Chichilnisky, born in Argentina in 1946, came to the United
States in 1968. She received not one but two PhDs from the
University of California at Berkeley - one in mathematics in
1971, the other in economics in 1976. After four years at
Harvard, a couple more going back and forth between the
University of Essex in England and Morningside Heights in
New York City, she became a professor at Columbia in 1981.
She has been unusually prolific: Her vita lists five books and
nearly 150 articles. "She's deep, broad and imaginative," says
Stanford's Paul Millgrom. "There's not enough of that in
economics."

In partnership with Geoffrey Heal, another economist at
Columbia, Chichilnisky had a child and started a company,
according to the accounts of colleagues. The firm used
various options-pricing techniques to take advantage of
arbitrage opportunities in interest rate futures; Chichilnisky
and Heal are thought to have received something between
$10 million and $20 million when it was sold. They live in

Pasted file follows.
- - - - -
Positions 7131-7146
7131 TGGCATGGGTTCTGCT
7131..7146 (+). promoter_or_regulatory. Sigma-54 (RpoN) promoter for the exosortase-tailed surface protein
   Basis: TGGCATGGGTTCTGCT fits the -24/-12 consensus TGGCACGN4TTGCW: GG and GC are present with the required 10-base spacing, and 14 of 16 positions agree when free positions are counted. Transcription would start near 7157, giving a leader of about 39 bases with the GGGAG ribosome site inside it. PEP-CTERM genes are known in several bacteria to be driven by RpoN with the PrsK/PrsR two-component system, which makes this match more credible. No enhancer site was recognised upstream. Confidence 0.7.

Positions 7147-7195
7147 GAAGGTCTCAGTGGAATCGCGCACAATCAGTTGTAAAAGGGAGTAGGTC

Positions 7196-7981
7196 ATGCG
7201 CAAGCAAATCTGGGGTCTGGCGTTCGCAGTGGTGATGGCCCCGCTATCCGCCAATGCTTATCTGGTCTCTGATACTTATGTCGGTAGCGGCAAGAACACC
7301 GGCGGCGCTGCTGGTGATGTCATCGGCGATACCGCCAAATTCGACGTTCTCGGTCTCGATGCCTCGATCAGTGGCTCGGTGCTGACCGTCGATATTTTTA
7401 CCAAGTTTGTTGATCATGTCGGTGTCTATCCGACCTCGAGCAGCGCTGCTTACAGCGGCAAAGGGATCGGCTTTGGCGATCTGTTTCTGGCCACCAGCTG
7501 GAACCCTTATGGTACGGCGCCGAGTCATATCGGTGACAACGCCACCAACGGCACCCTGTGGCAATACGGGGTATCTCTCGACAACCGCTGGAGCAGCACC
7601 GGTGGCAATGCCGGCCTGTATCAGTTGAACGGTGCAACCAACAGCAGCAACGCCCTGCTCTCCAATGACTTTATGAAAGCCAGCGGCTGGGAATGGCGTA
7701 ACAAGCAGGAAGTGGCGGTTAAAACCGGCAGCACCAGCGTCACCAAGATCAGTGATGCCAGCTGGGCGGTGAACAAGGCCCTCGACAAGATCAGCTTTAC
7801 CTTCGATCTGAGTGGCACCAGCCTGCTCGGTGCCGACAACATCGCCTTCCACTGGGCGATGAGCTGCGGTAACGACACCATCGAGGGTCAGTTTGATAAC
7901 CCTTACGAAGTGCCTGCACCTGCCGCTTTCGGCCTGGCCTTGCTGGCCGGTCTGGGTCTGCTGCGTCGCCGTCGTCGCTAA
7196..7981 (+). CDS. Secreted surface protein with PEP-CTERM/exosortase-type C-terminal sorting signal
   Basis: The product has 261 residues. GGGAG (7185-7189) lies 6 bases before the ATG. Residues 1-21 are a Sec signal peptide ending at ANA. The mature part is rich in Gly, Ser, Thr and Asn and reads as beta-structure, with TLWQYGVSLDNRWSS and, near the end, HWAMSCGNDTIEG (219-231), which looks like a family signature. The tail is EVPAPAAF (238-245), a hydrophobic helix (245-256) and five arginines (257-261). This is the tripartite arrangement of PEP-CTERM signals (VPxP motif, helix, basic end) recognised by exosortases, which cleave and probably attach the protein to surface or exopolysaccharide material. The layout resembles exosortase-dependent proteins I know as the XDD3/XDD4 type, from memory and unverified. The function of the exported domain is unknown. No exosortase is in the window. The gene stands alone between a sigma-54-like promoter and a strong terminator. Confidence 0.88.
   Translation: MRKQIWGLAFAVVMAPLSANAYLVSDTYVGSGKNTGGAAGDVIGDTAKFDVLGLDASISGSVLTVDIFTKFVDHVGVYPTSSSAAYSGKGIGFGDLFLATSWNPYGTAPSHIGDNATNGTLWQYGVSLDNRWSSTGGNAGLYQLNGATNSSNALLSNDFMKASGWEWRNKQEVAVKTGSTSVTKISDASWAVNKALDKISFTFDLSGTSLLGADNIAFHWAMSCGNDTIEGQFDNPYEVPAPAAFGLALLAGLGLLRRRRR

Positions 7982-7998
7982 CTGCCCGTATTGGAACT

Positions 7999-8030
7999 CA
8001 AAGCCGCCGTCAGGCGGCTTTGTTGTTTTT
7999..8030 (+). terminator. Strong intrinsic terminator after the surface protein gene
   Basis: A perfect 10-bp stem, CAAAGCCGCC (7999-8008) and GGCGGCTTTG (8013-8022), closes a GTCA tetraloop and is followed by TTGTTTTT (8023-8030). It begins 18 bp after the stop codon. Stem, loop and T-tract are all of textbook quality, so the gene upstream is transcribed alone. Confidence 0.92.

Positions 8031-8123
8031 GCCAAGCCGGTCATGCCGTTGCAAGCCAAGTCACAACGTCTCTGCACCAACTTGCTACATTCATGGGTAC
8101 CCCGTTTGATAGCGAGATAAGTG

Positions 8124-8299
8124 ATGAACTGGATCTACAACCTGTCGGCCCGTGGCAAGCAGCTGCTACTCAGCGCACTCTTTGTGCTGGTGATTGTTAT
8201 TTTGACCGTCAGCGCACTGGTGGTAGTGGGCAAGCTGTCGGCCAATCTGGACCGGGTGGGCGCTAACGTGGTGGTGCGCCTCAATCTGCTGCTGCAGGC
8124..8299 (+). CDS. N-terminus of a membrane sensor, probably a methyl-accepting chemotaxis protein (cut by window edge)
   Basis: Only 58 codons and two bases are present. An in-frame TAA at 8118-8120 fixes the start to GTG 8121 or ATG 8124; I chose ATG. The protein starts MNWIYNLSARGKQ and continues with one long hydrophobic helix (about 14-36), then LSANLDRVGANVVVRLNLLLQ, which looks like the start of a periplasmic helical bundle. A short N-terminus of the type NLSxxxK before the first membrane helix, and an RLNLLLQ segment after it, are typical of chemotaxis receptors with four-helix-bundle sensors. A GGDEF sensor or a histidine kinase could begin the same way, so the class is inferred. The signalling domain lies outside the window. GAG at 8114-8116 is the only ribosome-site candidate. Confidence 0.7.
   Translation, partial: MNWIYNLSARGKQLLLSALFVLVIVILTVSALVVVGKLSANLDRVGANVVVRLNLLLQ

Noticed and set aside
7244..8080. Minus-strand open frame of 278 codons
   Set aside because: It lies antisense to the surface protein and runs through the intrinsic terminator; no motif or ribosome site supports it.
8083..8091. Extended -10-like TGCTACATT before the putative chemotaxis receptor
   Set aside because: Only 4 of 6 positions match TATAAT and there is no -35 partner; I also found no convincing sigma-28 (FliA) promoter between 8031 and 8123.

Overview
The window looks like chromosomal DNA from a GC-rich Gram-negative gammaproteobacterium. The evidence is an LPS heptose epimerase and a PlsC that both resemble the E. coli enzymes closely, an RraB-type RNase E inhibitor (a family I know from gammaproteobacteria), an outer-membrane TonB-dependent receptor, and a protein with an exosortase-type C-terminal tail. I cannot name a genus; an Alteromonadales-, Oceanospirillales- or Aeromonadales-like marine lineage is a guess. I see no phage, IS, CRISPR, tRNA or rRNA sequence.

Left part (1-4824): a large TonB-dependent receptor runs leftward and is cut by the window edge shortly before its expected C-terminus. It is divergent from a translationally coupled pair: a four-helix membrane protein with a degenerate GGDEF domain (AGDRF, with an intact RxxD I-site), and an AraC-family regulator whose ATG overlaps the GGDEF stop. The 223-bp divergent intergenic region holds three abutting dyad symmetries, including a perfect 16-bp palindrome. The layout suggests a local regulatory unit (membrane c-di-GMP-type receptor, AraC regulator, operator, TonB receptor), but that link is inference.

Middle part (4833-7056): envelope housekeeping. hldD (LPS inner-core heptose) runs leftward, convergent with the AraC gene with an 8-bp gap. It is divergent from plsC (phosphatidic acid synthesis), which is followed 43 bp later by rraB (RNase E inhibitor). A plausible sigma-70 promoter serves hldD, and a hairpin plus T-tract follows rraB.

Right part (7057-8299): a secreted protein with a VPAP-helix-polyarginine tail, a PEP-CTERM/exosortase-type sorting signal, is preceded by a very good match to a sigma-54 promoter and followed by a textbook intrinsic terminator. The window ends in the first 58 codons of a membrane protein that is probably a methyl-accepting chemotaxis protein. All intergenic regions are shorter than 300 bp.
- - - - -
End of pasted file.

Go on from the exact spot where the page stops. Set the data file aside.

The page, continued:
old-world splendor in a townhouse on Riverside Drive.

Wooders, who declines to give her age, was born on a small
farm in Alberta, Canada, and came to economics somewhat
late - as a divorced mother of two small children. After
receiving her PHD from the University of Minnesota in 1976,
she taught at the State University of New York at Stony
Brook, then moved to the University of Toronto.
She stayed close to the frontiers of her field, knitting together
aspects of general equilibrium theory and game theory. Unlike
Chichilnisky, Wooders (and Page) has made no great claims
for the particular work that has been the subject of the
lawsuit. Wooders is as precise and modest as Chichilnisky is
mercurial and flamboyant.

Page, 47, is a Texas native who earned his PhD in economics
at the University of Illinois in 1980, after working extensively
with mathematicians. A bluff, plainspoken man of volcanic
enthusiasm, he once boasted to a judge who expressed
bewilderment at the mathematics that "he could teach